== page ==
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Dangers Of Bikini Waxing


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By Margarita Nahapetyan

The start of beach season often means that many women will be doing popular bikini wax, and more specifically the Brazilian. Unfortunately, the bikini wax presents a whole new set of summer dangers, and ladies who wax down under are susceptible to cellulitis, a potentially life-threatening bacterial infection.

So what really makes the procedure so risky? The experts say that the hair we have hair in our nether regions is there to protect the sensitive skin and mucous membranes which are found in the genital area. When women wax their bikini line or go all the way with a Brazilian, they take away a layer of the body's natural protection, at the same time tearing off tiny parts of the skin's outermost layer. This way a portal is being created, allowing bacteria to enter the body through it and cause an infection under the skin.

What is even more, the waxing process also creates inflammation, which can trap bacteria beneath the skin. All of this becomes a good environment for skin infections, such as staph, folliculitis, and ingrown hairs. "Anytime you compromise the integrity of the skin, you are going to increase your risk of developing infection," explains Dr. Linda K. Franks, M.D., an assistant clinical professor of dermatology at the New York University School of Medicine. The expert cautions that people who have weakened immune system or diabetes, chronic kidney or liver disease, skin conditions such as eczema or psoriasis, should avoid the procedure of waxing completely. For everyone else, there are simple ways to ward off danger.

There is no need to avoid the Brazilian altogether, just it will not hurt to follow few simple steps. First, before making an appointment, drop by to see how clean the place is, or ask if someone could recommend the place to you. Be absolutely sure that the cosmetologist or aesthetician you will be choosing, has a license of your state and has received training in Brazilian waxing. Ask a cosmetologist to apply a hard wax as it bonds more to the hair and less to the skin. Speed wax, in contrast, is soft and sticky, and is applied with a roller applicator. However, while it is fast and easy, the procedure turns out to be more painful and more likely to cause skin damage. The best alternative could be sugaring, a natural method that is milder for the skin, when compared to waxing.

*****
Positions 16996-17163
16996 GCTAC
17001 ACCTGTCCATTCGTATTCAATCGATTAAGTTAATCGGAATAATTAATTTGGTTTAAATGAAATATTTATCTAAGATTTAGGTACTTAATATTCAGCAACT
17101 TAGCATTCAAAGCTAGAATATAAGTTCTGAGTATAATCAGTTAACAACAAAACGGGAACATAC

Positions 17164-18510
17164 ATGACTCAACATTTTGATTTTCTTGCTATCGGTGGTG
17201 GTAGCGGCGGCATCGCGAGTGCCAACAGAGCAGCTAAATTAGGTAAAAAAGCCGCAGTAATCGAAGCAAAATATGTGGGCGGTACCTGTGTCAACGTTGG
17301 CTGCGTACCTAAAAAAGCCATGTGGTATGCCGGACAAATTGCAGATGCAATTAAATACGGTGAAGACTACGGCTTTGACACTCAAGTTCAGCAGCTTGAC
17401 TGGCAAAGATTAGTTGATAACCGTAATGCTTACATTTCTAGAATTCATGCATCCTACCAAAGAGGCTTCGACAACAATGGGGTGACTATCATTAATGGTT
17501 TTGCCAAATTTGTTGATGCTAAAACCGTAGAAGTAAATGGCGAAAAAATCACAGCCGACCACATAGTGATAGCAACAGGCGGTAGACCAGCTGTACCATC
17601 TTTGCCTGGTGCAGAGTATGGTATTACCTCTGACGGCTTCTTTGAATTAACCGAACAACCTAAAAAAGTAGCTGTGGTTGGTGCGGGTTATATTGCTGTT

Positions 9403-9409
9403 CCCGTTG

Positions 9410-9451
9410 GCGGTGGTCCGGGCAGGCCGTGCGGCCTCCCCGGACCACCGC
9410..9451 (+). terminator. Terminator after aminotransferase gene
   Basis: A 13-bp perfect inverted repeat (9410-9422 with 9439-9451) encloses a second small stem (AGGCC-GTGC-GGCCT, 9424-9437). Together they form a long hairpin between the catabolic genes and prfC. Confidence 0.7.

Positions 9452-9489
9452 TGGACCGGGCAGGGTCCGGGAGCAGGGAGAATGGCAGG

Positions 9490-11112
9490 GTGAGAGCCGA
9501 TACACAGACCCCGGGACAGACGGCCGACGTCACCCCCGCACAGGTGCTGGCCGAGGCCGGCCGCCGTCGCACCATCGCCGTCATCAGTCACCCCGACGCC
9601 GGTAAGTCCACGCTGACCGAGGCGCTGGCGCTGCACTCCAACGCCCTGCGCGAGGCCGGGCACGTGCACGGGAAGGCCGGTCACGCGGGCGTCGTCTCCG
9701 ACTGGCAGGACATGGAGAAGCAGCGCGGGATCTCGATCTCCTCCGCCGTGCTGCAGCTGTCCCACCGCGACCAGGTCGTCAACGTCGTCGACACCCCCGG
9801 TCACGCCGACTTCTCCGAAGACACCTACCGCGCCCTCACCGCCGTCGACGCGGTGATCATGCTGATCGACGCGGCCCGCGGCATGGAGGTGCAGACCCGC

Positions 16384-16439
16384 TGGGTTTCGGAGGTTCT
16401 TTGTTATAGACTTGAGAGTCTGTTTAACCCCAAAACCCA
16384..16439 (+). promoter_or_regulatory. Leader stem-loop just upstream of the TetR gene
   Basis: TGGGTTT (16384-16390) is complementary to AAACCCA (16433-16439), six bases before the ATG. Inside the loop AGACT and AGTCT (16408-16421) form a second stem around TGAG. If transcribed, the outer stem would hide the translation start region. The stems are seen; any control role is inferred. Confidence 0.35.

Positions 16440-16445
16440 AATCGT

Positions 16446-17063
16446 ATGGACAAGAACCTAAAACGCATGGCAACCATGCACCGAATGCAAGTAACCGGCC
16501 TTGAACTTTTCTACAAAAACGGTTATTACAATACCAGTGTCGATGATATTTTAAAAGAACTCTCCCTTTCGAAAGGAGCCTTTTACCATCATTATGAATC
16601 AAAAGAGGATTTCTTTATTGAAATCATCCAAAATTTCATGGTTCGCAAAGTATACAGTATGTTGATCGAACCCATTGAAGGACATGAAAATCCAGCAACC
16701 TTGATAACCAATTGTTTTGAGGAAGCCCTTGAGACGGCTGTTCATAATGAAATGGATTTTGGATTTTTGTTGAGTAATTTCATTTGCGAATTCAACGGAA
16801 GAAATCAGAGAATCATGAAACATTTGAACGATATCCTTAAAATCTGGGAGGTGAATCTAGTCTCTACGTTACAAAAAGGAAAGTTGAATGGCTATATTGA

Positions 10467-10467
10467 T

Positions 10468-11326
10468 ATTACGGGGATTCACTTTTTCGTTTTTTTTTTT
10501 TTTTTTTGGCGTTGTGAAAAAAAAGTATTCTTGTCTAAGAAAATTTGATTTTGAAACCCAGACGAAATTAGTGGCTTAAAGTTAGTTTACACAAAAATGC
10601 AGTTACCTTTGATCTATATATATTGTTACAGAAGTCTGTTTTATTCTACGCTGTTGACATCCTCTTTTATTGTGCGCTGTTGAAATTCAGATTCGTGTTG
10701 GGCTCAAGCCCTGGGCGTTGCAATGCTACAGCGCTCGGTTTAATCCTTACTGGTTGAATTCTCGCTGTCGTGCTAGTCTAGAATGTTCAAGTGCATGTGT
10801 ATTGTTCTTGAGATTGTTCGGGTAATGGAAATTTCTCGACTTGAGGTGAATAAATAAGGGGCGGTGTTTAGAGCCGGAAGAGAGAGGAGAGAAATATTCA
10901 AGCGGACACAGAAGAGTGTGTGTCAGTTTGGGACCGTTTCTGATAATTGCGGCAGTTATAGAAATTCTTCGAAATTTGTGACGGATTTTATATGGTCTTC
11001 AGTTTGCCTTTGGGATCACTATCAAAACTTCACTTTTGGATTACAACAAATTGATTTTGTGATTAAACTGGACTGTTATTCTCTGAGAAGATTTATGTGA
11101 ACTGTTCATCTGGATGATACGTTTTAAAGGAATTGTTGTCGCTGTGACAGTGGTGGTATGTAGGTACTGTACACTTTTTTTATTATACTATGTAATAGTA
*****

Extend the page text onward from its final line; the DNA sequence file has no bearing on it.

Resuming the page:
Before starting the procedure, the professional should thoroughly wash hands, or at least use hand sanitizer. Double dipping into the wax is strictly forbidden because it introduces bacteria into the pot. In addition, the practitioner should be using brand-new spatulas available for each swipe to the skin.

Few days after the waxing procedure, it is recommended to apply an over-the-counter topical antibiotic cream and an anti-inflammatory 1 per cent hydrocortisone cream to the area. This would help to keep the inflammation down and prevent infection.

In the recent few years, bacterial infections caused by bikini waxing became so severe that this past March, for example, the state of New Jersey almost banned Brazilian waxes after two women were taken to the hospital after bearing it all. And in 2007, one woman in Australia with type 1 diabetes almost died of a bacterial infection she developed after a bare-it-all wax.

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